How long will it take to undo the received wisdom that saturated fat is poison? A long time I fear.

  8. John Walker 8 February 2013 at 12:31 pm #

    Paul… No you are not the only one. I have given up watching TV food programmes, and the obesity related shows, because the constant attack on fat and fatty foods causes my blood pressure to hit the sky. I become incensed when I hear the misconceptions being touted. In the case of food advertisements, law-breaking occurs, with the constant references to ‘fat being bad for us’. It just isn’t so, isn’t and I think there is abundant evidence to prove that. I could report them to the Advertising Standards Agency I suppose, but I would be laughed at, would I not? The fact is all of these vegetable oils are processed and we know what processed food does.

  9. John Cooney 8 February 2013 at 12:33 pm #

    This is taken from the study I believe, “The study used Miracle margarine as a source of polyunsaturated fat. In the 1960s, when this study began, Miracle margarine contained approximately 15% trans fatty acids, which have the worst effect on heart disease risk of any fat. The adverse effect of the intervention in this study was almost certainly due to the increase in trans fatty acids in the diet.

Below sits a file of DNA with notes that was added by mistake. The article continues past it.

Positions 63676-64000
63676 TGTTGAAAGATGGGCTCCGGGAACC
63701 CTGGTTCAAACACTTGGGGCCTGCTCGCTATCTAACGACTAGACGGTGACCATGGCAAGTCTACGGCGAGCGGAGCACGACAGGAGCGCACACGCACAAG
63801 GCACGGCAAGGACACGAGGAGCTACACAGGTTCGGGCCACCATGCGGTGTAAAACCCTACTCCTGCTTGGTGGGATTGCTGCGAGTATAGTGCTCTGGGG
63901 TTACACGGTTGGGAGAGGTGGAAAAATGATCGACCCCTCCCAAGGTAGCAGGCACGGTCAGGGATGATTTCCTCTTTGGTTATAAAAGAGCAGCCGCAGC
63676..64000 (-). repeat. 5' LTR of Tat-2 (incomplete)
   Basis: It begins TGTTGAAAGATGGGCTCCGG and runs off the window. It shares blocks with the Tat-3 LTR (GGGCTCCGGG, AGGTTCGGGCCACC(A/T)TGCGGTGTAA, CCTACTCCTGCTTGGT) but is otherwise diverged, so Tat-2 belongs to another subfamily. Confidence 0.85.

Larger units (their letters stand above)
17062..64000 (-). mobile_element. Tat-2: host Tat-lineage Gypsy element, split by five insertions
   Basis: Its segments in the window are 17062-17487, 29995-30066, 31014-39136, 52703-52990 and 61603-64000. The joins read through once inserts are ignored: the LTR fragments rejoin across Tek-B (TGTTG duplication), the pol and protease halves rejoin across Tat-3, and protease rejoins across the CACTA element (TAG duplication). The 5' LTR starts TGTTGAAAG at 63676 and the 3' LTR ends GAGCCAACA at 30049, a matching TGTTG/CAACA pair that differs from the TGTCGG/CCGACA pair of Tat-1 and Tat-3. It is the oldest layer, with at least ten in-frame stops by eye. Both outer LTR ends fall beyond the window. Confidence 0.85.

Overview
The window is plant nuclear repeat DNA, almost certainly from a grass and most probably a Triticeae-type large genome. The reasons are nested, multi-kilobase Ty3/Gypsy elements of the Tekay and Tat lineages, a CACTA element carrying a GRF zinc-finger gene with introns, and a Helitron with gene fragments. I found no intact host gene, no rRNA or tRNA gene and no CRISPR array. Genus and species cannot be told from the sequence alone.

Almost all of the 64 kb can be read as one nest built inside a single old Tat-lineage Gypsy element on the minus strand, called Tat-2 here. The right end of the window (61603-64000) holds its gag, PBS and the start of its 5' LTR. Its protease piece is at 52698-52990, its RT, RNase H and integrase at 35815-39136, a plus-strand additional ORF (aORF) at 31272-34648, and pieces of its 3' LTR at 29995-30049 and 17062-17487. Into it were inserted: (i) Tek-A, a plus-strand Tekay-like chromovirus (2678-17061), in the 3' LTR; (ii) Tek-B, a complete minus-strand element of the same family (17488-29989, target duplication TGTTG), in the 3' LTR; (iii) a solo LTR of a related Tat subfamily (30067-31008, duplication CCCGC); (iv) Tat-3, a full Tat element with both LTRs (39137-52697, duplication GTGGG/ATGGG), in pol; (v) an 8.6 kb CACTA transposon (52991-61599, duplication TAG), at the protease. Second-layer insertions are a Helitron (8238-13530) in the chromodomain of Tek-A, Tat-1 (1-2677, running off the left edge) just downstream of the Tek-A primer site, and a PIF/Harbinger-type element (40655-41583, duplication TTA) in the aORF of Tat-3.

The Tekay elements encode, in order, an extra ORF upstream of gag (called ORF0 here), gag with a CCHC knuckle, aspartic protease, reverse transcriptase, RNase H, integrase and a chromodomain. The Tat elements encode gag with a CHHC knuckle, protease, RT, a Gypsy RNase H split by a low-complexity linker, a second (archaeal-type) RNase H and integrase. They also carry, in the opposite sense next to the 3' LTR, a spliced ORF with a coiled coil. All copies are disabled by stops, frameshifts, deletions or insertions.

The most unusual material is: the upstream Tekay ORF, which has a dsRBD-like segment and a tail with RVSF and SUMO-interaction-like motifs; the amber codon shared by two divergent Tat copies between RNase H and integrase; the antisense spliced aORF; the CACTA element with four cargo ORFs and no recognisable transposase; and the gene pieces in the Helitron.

Recent, well conducted studies indicate that replacing saturated fat with polyunsaturated fats lowers heart disease risk and this is widely accepted.”

    Hmmmm, I wonder what the truth is….

  10. Stuart Ward 8 February 2013 at 12:42 pm #

    I believe a big part of this confusion is that many people have lost there common scene to adverts and magazines. My cat looks at flora or benacole as though its poison yet he will happily lick up some butter. Our western attitude is towards instant gratification and results. If flora say they can make us healthy just by eating their Frankenstein product people will buy it for a quick fix. If we listened to our bodies instead of people trying to sell us stuff we would be a much healthier nation.

  11. John Anderson 8 February 2013 at 1:45 pm #

    if a pice of butter and a piece of margarine are placed on a plate and ants are introduced they will devour the butter and leave the margarine well alone. They have not read any adverts etc and naturally know what is best for them. The biggest substance to avoid in heart disease is sugar and not fat.

  12. Fiona Benson 8 February 2013 at 2:00 pm #